Different timings suit different people. I like to write in great chunks, with no time-limits. When I worked full-time, I aimed for two evenings a week, and found that actually three evenings a fortnight was realistic. Those evenings, writing was THE thing, from finishing work to bedtime, giving me five hours, and I could carry on into the night if I wanted. (Dinner was leftovers or even a pot noodle.) Those three evenings left the rest of my time guilt-free and I wrote more. One of my students found her best time was the morning, away from the house, and that she worked best in small regular bits. She caught the bus to work half an hour early and sat in a coffee shop peacefully writing before each day's work.
Try different arrangements to suit yourself - different lengths of time, times of day, times per week. Sit down once a week or once a fortnight to evaluate what is and isn't working. When it's working, make a note of what's working so you can keep doing that. When it's not working, look at why. The answer is never, "Because I'm shit." Even if you were shit, you'd still need to work around your shittitude, so drill down a bit for the more interesting and more useful answer. I'm "shit" when I'm overstimulated or distracted by other demands. At first, when I went freelance, I tried freelancing in the mornings and writing in the afternoons. It didn't work: changing headspace took me too long. I tried Thursdays and Fridays, but I was "shit" - because the hectic pace I set for the first three days had worn me out. I tried Mondays and Tuesdays, but I was "shit" because the anxiety about unanswered emails distracted me. At the moment, Tuesdays and Fridays works for me - I can pace my energy and know that my other work is being taken care of. I've also learnt that I can't do more than five hours, whether that's spread from 9 to 5 or in a chunk from 1 to 6. Juggle it around for yourself and see what suits you.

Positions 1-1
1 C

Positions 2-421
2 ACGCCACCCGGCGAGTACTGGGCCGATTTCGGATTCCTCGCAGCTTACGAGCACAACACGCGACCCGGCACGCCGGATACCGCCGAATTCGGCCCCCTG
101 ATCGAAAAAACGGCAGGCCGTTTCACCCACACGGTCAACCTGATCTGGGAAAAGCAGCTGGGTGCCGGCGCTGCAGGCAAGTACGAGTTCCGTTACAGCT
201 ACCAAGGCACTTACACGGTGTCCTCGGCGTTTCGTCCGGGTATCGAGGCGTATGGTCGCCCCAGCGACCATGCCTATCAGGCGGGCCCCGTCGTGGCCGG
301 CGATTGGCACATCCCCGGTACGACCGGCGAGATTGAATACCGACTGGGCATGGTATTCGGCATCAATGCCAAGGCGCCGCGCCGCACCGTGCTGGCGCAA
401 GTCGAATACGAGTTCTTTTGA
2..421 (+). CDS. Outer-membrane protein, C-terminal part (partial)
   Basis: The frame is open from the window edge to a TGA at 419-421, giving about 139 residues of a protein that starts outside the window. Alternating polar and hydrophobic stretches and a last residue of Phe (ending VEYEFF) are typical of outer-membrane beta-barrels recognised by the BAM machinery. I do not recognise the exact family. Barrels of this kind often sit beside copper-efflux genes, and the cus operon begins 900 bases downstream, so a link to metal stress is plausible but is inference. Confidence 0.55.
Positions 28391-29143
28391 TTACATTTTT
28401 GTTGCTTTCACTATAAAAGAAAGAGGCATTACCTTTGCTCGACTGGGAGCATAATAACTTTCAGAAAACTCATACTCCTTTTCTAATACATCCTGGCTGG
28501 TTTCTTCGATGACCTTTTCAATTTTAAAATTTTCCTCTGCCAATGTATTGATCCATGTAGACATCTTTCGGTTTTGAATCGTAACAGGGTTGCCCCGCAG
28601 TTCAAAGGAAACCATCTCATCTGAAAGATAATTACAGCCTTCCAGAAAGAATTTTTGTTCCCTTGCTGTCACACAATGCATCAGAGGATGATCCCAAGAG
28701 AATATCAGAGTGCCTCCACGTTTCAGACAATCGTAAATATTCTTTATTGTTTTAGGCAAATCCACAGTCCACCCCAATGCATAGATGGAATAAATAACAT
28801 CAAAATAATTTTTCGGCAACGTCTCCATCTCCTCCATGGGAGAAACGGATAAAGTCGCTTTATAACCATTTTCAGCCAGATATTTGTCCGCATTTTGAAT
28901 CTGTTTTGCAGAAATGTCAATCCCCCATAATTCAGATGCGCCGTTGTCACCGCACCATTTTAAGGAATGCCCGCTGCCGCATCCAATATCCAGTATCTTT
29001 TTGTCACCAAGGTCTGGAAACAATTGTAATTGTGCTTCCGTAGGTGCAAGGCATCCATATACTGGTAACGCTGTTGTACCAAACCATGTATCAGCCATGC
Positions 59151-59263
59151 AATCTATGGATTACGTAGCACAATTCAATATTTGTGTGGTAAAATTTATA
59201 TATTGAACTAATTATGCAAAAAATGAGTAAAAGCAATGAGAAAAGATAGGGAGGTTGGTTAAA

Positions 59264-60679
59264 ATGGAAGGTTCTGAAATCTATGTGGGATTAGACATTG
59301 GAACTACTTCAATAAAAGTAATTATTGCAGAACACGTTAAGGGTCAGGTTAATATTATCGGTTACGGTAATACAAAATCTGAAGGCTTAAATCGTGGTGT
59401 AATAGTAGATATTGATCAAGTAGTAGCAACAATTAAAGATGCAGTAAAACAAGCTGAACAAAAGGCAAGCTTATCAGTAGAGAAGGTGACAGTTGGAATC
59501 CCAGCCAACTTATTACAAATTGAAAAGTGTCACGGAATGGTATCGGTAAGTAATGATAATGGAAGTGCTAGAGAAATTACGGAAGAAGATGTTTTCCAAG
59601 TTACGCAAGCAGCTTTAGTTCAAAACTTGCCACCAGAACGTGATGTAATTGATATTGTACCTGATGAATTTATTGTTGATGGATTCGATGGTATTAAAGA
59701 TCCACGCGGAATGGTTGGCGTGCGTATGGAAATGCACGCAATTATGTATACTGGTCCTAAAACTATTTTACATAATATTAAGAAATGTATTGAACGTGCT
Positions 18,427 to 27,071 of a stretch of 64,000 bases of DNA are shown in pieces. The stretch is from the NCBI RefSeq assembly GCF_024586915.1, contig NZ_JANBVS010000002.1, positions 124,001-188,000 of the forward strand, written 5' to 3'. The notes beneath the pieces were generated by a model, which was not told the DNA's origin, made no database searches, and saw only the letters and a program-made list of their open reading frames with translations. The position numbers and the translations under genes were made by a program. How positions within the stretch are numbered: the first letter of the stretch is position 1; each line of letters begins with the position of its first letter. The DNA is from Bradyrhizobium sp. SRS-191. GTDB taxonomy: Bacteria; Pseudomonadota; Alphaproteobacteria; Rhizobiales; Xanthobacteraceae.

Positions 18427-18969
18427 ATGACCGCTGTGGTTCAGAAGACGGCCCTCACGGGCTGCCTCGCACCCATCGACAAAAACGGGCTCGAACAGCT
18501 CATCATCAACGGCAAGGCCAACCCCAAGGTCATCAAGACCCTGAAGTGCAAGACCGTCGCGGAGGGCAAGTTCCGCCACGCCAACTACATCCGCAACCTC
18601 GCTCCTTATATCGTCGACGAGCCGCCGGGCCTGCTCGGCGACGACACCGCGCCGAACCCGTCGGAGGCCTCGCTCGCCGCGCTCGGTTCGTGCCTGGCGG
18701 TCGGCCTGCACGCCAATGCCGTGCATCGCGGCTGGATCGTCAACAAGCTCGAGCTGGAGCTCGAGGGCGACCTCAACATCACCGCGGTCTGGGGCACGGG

When you've found your writing times, the rest of the time you are not writing. You can see friends, guilt-free. Go out, guilt-free. Read books and wallow in the bath, guilt-free. Relax after the kids' bedtime, guilt-free. You can even let the desire to write build up, hungering for your next session, so instead of miserably thinking, I should be writing..., and hating writing for making you feel guilty all the time, you're wiggling with excitement: I can't wait to write!
Feel free to share what times, arrangements, and machinations suit you best - someone else a bit like you might find a font of wisdom there.